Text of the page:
For its revitalizing effect on a moribund Michigan program, that victory is widely considered the greatest in school history. It also served as the opening skirmish in the Ten-Year War. The stakes were consistently huge: Four times between 1970 and '75 both squads came into the game in the AP's Top 5.
Lording over the rivalry, burnishing their legends, were Hayes and Schembechler, once-and-future friends, each now serving as the other's b�te noire. An HBO documentary called The Rivalry details the cold war chill that characterized their dealings during this decade. Before the game Hayes would send an assistant coach to tell a Michigan assistant, "Would you please tell Coach Schembechler that I'm ready to meet him at the 50." This dialogue would then occur:
For a decade that was the extent of their back-and-forth. One year, during the Buckeyes' team meal on the eve of a game at Michigan, Hayes noticed that each of the young women serving the food was unusually attractive. He banished them, issuing orders that dinner be served by the cooks. Schembechler, Hayes suspected, had planted the comely young maidens to distract his warriors on the eve of battle.
Hayes's Vesuvian temper was on full display late in the 1971 game, when he tore up a set of down markers late in a 10-7 loss. Attempting to outstubborn his obstinate mentor a year later, Schembechler passed up a pair of easy field goals, only to be stopped on fourth-and-goal at the one on both possessions. The Wolverines lost 14-11.
"In '73, the year of the 10-10 tie, the Ohio State players came out of the tunnel and tore down the Michigan banner." The speaker is Jim Harbaugh, now the coach at Stanford, then the nine-year-old son of Schembechler assistant Jack Harbaugh. Recalling the sight of the Buckeyes' vandalism, Jim launched into a superb impersonation of Bob Ufer, the late Wolverines radio man: "They're tearing down Michigan's coveted M Club banner! They will meet a dastardly fate for this!"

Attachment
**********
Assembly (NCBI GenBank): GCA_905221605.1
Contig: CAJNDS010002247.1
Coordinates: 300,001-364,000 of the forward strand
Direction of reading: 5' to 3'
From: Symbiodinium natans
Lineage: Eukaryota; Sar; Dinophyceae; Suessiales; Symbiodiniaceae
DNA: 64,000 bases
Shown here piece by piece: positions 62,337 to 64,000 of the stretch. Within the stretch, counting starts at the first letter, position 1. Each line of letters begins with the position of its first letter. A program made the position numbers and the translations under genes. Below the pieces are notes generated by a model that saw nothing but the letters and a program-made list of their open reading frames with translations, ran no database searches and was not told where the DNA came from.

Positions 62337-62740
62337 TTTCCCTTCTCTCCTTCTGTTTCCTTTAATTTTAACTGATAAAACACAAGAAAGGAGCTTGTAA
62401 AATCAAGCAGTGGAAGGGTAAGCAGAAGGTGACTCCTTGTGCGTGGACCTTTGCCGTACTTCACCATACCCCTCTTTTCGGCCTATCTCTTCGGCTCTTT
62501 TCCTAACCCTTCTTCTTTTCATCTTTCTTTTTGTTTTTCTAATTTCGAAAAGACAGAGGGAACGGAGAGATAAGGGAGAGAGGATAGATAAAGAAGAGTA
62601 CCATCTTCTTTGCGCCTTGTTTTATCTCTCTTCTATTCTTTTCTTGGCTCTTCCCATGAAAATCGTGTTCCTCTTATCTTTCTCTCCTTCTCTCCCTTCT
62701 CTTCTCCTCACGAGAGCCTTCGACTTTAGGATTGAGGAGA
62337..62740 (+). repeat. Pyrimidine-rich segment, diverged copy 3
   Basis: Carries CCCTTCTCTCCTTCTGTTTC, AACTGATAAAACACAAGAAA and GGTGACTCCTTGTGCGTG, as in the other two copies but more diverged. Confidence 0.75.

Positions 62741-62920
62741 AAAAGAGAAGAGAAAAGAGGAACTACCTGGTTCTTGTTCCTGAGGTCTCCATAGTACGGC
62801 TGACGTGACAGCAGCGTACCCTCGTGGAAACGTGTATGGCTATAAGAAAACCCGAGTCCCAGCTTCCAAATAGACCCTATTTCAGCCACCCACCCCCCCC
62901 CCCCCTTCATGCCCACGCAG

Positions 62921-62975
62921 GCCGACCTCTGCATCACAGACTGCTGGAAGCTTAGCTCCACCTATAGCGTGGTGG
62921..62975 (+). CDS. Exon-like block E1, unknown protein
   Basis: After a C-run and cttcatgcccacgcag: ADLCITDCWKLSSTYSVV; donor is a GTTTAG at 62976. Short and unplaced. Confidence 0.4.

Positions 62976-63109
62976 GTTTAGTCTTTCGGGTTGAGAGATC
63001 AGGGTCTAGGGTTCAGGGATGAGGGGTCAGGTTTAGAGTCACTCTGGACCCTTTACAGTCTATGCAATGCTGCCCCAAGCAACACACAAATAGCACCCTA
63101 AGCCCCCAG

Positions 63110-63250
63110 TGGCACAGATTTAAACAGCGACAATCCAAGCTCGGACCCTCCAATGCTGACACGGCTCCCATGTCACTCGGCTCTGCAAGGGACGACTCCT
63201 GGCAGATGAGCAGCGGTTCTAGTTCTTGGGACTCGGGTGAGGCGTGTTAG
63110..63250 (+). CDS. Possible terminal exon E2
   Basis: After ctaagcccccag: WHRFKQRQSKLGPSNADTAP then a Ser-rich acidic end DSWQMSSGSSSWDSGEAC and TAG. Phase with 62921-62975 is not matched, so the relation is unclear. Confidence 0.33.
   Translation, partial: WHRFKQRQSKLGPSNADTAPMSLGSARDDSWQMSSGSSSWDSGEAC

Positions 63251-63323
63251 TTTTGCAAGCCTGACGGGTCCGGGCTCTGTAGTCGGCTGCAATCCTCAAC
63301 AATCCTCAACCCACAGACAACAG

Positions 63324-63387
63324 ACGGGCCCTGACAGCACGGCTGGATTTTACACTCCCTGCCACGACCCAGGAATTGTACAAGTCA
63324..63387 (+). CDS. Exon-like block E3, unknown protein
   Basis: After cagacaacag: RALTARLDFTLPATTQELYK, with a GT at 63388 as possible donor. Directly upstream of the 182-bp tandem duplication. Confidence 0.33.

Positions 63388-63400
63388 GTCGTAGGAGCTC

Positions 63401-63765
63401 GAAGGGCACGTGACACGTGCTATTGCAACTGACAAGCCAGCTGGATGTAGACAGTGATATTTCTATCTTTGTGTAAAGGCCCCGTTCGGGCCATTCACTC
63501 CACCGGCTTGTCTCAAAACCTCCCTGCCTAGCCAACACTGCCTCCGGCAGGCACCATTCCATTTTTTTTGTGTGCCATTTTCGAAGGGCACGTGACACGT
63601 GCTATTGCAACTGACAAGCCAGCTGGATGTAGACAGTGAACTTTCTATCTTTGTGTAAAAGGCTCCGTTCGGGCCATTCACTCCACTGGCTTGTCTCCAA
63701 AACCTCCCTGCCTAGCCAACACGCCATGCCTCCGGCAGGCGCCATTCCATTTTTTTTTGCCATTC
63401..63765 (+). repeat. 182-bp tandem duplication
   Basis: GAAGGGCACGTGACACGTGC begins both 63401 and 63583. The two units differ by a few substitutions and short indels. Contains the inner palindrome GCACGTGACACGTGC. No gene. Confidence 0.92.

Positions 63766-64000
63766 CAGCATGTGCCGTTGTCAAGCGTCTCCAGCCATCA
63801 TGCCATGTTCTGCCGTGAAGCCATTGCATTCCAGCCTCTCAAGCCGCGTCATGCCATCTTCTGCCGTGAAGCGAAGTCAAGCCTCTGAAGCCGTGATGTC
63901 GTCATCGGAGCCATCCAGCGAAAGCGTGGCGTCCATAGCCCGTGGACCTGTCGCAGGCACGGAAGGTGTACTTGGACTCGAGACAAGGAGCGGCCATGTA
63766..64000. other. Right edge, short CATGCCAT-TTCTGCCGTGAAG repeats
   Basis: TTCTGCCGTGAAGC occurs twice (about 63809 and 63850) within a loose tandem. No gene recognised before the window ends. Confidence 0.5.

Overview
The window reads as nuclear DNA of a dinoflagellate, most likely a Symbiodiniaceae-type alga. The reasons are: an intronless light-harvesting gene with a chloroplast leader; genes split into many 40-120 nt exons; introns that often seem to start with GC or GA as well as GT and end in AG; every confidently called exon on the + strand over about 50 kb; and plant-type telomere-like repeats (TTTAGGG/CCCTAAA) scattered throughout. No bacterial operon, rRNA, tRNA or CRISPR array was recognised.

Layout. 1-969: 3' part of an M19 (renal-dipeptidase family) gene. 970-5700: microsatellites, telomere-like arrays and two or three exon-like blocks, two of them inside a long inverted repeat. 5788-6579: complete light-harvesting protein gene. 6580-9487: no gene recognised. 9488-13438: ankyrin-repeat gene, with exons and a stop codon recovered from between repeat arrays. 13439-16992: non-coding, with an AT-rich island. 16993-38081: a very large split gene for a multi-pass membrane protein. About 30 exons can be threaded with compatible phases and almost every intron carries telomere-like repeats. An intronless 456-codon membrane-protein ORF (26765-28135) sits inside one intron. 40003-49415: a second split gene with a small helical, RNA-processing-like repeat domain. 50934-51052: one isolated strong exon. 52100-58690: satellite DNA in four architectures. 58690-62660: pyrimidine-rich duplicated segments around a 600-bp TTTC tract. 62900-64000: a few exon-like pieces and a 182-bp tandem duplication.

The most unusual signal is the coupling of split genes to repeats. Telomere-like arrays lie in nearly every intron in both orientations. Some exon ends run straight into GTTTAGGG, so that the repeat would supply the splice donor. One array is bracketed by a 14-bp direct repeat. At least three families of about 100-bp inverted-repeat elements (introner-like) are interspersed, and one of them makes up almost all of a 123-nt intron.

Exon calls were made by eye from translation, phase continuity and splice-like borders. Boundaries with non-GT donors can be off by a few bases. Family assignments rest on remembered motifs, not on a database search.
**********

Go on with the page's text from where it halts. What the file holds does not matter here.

In '74 Mike Lantry barely missed a 33-yard field goal with 16 seconds left, giving the Buckeyes a 12-10 win. For the third straight season the Wolverines won every game on their schedule...except The Game. Riding to the rescue was option quarterback Rick Leach, who led Michigan to victories over the Buckeyes in '76, '77 and '78. Those wins gave the mentee, Schembechler, a 5-4-1 record over his mentor in the Ten-Year War, which came to an abrupt end following the 1978 season. Hayes slugged a Clemson linebacker at the Gator Bowl and was fired the next day. Just like that, his career, and one of the most colorful chapters in college football history, came to a close.
THE RIVALRY SURVIVED. HARBAUGH QUARTERBACKED Michigan to victories in '85 and '86, incurring the wrath of Bo when he guaranteed victory in the latter game. But Harbaugh's teammates had his back—none more so than Jamie Morris, who rushed for 210 yards in a 26-24 Wolverines win. Playing out of his mind that afternoon was a junior linebacker for Ohio State named Chris Spielman, who had 29 tackles.
"What the Ohio State people don't tell you," says Morris, "is that as the game went on, he was makin' those tackles farther and farther down the field."